3. I think dedicated gaming devices will always have at least some place in the market, just because they are devices made specifically for gaming. While consoles have branched out to provide more media features, let’s not kid ourselves: people buy PlayStation 3s and Xbox 360s because they want those games. They buy PSPs, Vitas, or 3DS systems because they want to play on them.

    I do see smartphone/tablet-based gaming taking the world by storm, but I don’t see them completely eclipsing dedicated game devices. The reason being is that people purchase smartphones and tablets, for the most part, for reasons other than gaming. People purchase the smart phone for convenience or for media-connectivity features, or a number of other reasons. Gaming is just an excellent bonus. More often than not, people who I know with these devices buy games just because they feel like they have the ability and want to give it a try. But when the time comes for a meaningful session of play, they have no objections to playing on a game machine. I think the people who have not bought game machines aren’t being “lost” to smartphones or tablets. They were never into video games in the first place. If they were, the game machines themselves would have been enough to get them to jump in.

    The availability of games on the smartphone/tablet market is bringing games to a wide audience of people that may not normally be convinced to purchase a dedicated game machine. You can take that how you will. I don’t see these markets as fierce opponents to each other in all cases, but at times, distinct entities that can exist in harmony. I bought a few touch games but I still carry around my 3DS to play on–the reason being is that I’m a heavy game user and I find sufficient reason to buy a game machine. A fellow colleague of mine who doesn’t much care for games and just bought a game on his phone? Not necessarily a gamer, but he wants something to waste time. Game companies need to remember how to entice their customers and how to get people to want to buy a dedicated game machine–they are selling a certain kind of experience that only these machines can deliver.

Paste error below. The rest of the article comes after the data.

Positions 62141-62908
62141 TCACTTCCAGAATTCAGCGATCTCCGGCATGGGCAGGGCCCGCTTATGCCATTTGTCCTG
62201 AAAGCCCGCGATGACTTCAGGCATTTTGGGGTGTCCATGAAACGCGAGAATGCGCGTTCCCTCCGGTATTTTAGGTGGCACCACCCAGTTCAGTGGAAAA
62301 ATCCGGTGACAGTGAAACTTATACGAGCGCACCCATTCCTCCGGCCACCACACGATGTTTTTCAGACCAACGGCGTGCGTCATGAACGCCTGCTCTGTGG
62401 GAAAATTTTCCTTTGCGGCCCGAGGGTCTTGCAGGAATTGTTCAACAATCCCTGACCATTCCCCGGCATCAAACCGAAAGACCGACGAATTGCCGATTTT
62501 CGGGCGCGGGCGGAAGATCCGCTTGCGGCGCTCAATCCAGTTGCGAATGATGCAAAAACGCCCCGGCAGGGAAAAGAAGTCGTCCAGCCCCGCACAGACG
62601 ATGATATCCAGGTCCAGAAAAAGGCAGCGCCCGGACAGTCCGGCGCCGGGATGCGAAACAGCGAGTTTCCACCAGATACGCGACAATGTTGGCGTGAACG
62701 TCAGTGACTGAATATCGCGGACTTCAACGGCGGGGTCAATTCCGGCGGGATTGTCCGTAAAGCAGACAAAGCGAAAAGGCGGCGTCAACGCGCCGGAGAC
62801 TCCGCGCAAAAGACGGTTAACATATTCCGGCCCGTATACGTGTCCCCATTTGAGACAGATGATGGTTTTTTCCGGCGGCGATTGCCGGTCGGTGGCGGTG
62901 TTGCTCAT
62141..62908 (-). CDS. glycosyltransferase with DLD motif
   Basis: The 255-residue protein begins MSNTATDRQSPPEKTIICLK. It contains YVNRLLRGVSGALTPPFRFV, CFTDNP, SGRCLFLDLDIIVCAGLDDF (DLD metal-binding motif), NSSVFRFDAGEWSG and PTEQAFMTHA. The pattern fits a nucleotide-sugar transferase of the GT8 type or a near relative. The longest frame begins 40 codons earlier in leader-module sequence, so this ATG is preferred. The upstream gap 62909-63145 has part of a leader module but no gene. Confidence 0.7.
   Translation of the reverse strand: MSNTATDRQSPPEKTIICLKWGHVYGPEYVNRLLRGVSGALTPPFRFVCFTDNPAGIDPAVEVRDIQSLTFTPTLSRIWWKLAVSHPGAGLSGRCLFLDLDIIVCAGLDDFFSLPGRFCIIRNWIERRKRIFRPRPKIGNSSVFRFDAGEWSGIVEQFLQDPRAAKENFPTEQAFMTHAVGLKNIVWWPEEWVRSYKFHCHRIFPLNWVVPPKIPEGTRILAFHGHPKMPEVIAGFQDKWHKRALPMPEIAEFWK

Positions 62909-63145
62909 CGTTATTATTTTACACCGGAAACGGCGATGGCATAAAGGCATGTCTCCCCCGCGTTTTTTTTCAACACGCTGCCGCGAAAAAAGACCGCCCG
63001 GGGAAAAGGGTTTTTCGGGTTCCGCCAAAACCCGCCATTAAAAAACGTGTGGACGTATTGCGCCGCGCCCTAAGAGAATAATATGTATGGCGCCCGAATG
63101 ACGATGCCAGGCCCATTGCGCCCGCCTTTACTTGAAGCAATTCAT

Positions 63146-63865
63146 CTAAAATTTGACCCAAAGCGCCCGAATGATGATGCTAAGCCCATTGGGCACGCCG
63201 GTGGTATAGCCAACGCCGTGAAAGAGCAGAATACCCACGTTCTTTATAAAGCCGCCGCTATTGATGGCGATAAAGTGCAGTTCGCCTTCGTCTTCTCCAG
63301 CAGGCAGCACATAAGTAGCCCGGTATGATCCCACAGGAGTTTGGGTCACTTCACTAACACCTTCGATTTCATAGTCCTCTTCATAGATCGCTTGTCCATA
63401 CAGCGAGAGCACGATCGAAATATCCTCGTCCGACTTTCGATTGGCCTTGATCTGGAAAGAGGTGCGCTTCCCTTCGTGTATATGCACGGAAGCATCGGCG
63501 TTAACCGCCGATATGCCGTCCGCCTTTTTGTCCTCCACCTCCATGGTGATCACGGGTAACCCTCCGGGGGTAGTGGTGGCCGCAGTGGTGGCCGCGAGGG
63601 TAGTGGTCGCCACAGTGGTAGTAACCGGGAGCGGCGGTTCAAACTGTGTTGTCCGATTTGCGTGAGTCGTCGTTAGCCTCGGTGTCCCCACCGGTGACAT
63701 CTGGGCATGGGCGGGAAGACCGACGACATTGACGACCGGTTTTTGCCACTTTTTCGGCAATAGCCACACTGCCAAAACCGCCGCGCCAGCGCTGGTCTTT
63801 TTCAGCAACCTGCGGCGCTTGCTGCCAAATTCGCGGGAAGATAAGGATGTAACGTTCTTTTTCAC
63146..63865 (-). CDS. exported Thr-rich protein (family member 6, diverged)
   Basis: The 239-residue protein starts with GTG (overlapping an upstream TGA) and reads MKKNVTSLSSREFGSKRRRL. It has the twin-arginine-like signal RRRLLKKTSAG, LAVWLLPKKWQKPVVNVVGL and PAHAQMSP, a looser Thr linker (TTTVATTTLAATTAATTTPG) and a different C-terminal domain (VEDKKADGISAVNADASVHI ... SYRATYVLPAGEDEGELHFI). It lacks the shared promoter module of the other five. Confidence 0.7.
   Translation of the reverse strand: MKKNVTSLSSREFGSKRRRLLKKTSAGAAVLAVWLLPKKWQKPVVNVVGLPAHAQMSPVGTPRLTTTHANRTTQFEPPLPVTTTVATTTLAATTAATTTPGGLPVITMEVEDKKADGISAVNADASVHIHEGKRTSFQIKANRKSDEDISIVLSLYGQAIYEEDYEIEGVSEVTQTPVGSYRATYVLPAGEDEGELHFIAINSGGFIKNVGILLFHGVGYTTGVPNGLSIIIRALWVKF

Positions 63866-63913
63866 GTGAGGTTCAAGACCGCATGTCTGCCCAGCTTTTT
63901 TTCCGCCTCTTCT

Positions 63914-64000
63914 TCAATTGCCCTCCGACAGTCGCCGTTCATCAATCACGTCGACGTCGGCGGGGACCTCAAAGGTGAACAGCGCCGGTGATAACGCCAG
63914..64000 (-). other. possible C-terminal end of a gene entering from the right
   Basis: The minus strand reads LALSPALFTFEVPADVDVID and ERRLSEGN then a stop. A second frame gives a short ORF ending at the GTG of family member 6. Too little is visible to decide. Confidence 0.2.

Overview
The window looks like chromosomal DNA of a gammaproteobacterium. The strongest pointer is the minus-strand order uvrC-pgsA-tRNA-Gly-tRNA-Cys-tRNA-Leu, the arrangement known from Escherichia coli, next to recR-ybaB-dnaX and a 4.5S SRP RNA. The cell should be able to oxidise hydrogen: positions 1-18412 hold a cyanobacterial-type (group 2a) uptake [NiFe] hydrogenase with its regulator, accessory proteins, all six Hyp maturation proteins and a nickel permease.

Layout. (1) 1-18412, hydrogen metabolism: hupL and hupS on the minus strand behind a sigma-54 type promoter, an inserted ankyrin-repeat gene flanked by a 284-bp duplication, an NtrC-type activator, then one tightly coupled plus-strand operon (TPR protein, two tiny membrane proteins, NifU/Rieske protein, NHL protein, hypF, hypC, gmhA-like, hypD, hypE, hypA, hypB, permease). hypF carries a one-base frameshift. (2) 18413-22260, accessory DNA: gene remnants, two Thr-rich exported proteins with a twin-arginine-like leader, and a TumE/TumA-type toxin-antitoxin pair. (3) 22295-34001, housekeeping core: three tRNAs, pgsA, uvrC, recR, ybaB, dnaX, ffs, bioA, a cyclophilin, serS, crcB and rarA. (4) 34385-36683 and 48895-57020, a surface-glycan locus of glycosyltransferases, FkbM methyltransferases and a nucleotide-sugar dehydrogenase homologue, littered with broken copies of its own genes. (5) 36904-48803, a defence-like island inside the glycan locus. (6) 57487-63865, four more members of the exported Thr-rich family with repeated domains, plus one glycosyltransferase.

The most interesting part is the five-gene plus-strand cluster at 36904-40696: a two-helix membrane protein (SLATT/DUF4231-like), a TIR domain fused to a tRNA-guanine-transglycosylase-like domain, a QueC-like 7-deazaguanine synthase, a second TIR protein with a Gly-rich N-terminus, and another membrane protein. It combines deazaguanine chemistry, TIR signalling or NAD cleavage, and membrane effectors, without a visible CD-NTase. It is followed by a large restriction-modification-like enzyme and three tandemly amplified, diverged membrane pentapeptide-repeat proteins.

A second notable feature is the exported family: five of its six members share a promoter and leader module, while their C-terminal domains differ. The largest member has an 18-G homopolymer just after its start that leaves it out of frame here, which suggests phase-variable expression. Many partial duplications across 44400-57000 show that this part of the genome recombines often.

For tablet/smartphone based gaming, the problem I see is the conversion. At its core, there is no basic model to go from, unless you’re talking Apple. Even then, it’s pretty hard to nail down (the difference is huge if you’re playing on an iPhone versus an iPad). You have a touch interface, and that’s about it. Game developers have to keep in mind what the platform is capable of. There are no face buttons, analog sticks, or directional buttons built in for them to start with–so doing direct ports of console/handheld games just confuses me. They need to find games that work with the touch interface. Otherwise you’re trying to sell a game on the wrong hardware. Even if game peripherals are made available for Android/iOS, the problem is that you then have to convince people to go out and purchase them–is your game good enough to convince an average user to go out and pick up an extra attachment? Or by that point, if they are interested, are they already into gaming, and if so, are they more interested in buying a 3DS or Vita?